Mitchell Heisman died this September by shooting himself in front of a crowd of 20 people on the steps of Memorial Church of Harvard University. Before his unfortunate finale, he wrote a mortis manifesto of 1905 pages, outlining in it his views on philosophy, politics, history, religion, and science.
To some his legacy might seem superfluous ramblings, and they may consider his suicide as nothing more than a juvenile attempt to gain posthumous recognition. To be frank with you, I do not care what reasons or what despair brought him to consider ending his life. Thousands and millions die for the same reasons and through the same means as he did. Showing pittance for every death is beyond my capability. I do, however, commiserate with his family, to whom the shock of his death must be an unendurable suffering.
Let me reiterate something. This post will not be about the Mitchell Heisman. My interest is solely in his work: Suicide Note.
Suicide Note is a powerful manifesto filled with extensive compendiums on a variety of topics. I have by no means read it all, although I am committed to slowly tread my way through it. Nevertheless, from the modicum of peruses that I’ve done so far, I believe that this work is phenomenal. I know that to many his abstruse and highly convoluted way of writing might be inaccessible. There is a reason for that. He, unlike most scholarly writers, did not always build his arguments from scratch. He revealed his thinking readily by cutting down all the necessary introductions. Hence, if you read his views on nihilism, you first have to get acquainted with the works of the major existential philosophers that came before him in order to understand what is he writing about.
Below you will find some excerpts that I found intriguing:
Uncertain of uncertainty, skeptical of skepticism, it seems that the most important question is whether there is an important question. The only serious question is whether there is anything to take seriously. What has previously been considered of value or importance appears as only an expression of myth, bias…error. (pg. 22)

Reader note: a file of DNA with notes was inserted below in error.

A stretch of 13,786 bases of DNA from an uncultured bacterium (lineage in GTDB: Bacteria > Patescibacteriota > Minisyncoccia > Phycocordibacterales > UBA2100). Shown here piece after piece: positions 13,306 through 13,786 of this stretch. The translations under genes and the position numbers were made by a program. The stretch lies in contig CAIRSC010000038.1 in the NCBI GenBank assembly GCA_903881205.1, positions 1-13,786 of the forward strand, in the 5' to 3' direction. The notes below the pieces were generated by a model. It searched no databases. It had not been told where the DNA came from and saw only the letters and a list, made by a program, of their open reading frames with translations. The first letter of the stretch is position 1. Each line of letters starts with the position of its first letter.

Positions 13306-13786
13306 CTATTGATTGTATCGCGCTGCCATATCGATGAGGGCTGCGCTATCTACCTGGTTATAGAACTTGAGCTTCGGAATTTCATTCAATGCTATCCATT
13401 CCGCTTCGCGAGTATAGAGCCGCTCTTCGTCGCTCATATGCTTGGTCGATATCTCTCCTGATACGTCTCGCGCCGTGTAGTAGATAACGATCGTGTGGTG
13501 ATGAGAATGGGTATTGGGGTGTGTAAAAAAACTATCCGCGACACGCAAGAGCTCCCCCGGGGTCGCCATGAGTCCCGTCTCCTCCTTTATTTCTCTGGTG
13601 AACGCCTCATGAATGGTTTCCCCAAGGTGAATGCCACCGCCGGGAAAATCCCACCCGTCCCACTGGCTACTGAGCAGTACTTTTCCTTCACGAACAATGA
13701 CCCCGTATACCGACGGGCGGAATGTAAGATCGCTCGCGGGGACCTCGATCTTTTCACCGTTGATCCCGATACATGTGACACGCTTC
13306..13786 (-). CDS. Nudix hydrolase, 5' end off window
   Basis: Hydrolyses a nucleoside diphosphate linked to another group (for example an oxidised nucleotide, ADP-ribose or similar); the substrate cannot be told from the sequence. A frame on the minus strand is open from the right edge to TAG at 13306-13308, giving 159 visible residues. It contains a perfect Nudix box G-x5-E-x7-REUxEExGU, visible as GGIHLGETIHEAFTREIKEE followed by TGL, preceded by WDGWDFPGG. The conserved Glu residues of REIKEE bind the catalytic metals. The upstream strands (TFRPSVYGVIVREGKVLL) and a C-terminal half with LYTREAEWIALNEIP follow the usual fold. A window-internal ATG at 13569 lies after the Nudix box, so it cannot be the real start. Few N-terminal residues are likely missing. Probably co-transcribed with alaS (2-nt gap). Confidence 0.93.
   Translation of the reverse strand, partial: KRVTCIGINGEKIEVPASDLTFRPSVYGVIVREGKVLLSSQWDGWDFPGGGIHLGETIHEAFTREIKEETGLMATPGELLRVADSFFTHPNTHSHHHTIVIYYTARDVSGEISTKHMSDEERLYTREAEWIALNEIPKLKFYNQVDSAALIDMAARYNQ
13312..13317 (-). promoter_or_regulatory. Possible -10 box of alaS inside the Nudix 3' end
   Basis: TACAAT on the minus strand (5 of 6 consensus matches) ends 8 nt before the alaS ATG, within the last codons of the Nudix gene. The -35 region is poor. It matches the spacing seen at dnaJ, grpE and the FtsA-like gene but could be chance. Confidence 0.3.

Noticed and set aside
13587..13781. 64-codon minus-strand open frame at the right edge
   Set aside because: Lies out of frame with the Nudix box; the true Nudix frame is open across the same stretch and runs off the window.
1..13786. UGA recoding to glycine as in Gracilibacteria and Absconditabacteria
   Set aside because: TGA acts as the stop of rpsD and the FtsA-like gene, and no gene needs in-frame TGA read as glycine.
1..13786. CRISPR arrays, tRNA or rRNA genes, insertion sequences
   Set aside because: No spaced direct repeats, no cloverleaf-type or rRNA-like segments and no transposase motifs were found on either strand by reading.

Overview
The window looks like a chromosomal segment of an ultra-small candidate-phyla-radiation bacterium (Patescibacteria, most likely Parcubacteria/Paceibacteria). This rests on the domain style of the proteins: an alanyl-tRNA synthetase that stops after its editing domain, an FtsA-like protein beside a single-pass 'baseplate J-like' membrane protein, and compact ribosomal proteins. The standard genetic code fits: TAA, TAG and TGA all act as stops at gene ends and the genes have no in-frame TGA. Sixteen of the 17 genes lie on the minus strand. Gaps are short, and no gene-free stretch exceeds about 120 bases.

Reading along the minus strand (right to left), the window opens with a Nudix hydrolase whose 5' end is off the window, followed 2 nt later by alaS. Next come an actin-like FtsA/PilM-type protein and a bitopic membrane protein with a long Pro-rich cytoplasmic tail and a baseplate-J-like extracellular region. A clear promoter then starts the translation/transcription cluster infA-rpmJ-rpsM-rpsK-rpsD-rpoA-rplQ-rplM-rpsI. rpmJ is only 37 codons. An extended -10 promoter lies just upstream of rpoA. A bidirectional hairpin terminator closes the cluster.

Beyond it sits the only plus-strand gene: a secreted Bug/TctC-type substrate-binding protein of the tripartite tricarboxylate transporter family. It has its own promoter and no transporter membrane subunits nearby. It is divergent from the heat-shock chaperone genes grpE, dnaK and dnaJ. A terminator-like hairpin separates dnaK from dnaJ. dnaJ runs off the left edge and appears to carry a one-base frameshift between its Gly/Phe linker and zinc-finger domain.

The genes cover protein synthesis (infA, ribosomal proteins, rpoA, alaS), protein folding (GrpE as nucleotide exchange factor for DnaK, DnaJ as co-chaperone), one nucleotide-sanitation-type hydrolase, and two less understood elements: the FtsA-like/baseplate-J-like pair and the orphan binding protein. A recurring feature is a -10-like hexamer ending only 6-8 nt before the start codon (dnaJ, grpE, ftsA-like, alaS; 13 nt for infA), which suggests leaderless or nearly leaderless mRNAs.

There is a very popular opinion that choosing life is inherently superior to choosing death. This belief that life is inherently preferable to death is one of the most widespread superstitions. This bias constitutes one of the most obstinate mythologies of the human species. (pg. 22)
If the rational life leads to the nihilistic life, what are the consequences of a living intelligence whose highest organizing “principle” is this hypothetical nothingness?
What would it mean, in concrete terms, to live a rational life according the insight of the nihilistic? What would be the ultimate consequence of applying the hypothesis of unmeaning to every belief, every thought, every action, every emotion, every purpose, and every goal? To nausea, to fear, to love, to terror? (pg. 34)
On Nurture/Nature Debate:
When the nature/nurture issue is applied to fish or horses, it is generally assumed that nature — by nature —plays a stronger role than nurture in determining their behavior. This implies that human nature — by nature — is less determined by nature. Humans, then, are less determined by nature because humans are superior to nature — by nature. (pg. 130)
(I will have to agree with critics who believe his writing is a tad esoteric. The repetition of nature in several occasions is unnecessary. His ideas are clear, however.)
All political problems can be solved by slapping bumper stickers of “freedom” over them. But what is left when “the individual” stops hiding behind these abstractions of freedom? What if someone were to make the ridiculous blunder of asking: How do we use our freedom? Are there duties or moral imperatives justified along with these freedoms? What is right way to live? Anyone making a pilgrimage to the destination of Anglo-Saxon political philosophy with such questions, asked in their fullness, must realize that he or she has arrived at the wrong place. (pg. 873)
The Website with his legacy: www.Suicidenote.info